Building responsible remote communities
The recent (ongoing) events with the COVID-19 pandemic have highlighted the need to develop innovative new ways to engage with each other. It has been inspiring to see how companies and organizations have stepped up to provide online/remote training and webinars to those who are practicing responsible social-distancing.
Remote access to these resources and information is valuable but can leave out the human component. This is why we have started this global initiative with a focus on discussion and human interaction. Each session provides not only valuable information and insight but also an opportunity to experience the (remote) human contact that is absolutely critical to sustaining a healthy remote working environment.
Latest session topics
Forced Labor in International Supply Chains (Part 1)
This session serves as Part 1 of an ongoing discussion about forced labor in the supply chain, and the roles and responsibilities of international companies in monitoring working conditions. In this discussion, we will focus our discussion on the treatment of Uyghur workers in the Xinjiang Uyghur Autonomous Region in the People’s Republic of China.
Cultural and Political Concerns of Corona Virus
The worldwide Corona Virus pandemic presents opportunities and risks for global organizations. It is important to follow the latest news and trends to understand the political and cultural climate.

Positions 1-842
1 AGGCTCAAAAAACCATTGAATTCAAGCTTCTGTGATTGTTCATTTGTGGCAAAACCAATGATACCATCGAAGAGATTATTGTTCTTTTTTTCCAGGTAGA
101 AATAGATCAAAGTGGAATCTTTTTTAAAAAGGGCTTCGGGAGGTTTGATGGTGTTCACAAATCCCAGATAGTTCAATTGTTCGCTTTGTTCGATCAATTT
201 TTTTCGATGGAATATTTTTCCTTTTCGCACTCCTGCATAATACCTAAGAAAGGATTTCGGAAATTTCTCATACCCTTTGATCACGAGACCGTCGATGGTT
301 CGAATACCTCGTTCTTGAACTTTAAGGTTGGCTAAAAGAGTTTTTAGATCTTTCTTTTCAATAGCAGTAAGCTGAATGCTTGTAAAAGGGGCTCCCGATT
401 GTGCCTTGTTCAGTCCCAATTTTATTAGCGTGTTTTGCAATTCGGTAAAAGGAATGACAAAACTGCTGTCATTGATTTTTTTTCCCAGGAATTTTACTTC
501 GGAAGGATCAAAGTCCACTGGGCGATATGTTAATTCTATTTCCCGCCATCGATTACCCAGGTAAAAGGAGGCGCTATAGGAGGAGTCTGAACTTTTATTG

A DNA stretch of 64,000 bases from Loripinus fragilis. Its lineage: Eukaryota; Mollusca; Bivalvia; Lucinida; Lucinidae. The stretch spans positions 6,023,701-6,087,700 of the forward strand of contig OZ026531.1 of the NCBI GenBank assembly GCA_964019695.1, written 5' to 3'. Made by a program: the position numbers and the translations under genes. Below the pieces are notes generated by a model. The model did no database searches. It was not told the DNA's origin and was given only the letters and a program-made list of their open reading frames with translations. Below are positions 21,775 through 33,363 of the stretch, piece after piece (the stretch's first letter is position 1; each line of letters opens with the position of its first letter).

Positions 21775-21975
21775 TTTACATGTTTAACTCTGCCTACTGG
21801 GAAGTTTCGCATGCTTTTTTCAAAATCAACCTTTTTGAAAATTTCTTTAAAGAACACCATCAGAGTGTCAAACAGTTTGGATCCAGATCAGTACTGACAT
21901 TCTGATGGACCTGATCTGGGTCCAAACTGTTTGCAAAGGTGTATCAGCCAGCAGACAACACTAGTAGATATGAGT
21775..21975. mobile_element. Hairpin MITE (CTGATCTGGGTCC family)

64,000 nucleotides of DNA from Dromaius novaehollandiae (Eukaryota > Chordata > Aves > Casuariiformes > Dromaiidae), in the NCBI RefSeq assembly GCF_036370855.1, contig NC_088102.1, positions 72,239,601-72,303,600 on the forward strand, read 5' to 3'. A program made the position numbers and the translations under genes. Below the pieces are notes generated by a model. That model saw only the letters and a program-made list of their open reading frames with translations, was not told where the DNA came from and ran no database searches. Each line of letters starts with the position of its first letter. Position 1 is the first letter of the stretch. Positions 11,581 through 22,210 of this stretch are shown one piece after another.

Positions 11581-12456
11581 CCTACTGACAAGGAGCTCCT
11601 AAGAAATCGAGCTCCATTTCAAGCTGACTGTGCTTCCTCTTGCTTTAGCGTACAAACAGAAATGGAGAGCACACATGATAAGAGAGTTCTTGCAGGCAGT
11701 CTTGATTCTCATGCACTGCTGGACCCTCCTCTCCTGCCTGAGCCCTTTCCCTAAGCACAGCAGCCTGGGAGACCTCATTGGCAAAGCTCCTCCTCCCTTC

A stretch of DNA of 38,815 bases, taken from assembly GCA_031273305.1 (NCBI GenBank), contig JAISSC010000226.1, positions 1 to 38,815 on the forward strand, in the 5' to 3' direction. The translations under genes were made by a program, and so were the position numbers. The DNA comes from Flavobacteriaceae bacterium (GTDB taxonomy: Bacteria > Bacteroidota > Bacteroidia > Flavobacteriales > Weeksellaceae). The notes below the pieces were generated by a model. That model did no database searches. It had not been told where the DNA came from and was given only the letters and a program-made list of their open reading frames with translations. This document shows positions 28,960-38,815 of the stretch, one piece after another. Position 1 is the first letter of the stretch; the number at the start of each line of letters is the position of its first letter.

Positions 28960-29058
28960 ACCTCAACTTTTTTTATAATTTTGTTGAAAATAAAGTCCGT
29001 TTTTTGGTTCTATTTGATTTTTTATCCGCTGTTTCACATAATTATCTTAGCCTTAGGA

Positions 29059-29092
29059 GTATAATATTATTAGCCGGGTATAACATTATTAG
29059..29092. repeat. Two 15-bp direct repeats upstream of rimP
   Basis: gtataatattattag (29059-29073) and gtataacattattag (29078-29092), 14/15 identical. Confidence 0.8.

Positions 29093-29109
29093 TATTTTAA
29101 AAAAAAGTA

Discussion: Best Practices for Managing Remote Teams
Today’s topic is sharing tips and best practices for managing remote teams (or working for remote managers). All are welcome to join, share their experience, and learn from their peers.
Discussion: Remote work in localization
This discussion focuses on how people’s work has changed in recent weeks and provides an opportunities for the community to share advice with peers on how to handle remote working.
Irish geocultural and geopolitical awareness for Saint Patrick’s Day
Saint Patrick’s Day is a cherished Irish holiday that is celebrated not just at home, but by people all over the globe. It is the one day where everybody claims to be “a little bit Irish.” In preparation for the holiday, we look at some geocultural and political issues to be aware of.
Emojis: Implications for geopolitics, accessibility, diversity, and inclusion
This week’s call we used the theme of Unicode emojis to cover a whole range of topics, specifically geopolitical, diversity, and accessibility implications.
Racist iconography and mascots (Collaborate, Educate, Give back)
WIth a focus on the fashion industry and sports franchises in the United States, we take a look at how some brands are managing to avoid (or not avoid) potentially offensive/racist iconography.
Facebook, Wikipedia, Moustaches, and more
During the last session, we were not able to get to some very interesting topics, including: Facebook Burmese > English Error, a US-South Korean Ambassador’s moustache, Natuna Island Indonesia disputes, 9-Dash Line disagreements, Wikipedia access being restored in Turkey, and a parody Brazilian condom spec ad.
Ad hoc research: “Thoughts & prayers” across cultural borders
This ad hoc research was performed by Nimdzi Insights to support an ongoing conversation on the cultural meaning of “thoughts & prayers” in response to crises.
Communicating in crisis
When a regional crisis hits, how do international teams deal with it? How you respond during a crisis will have a lasting effect on the dynamics on your international team, and potentially on your company’s image around the world.
Country name changes and brand naming controversies
In today’s session, we look at the importance of names at the geopolitical and geocultural level. Names carry meaning and weight for countries and local authorities, and they can also have powerful implications for brands that are looking to succeed in local markets.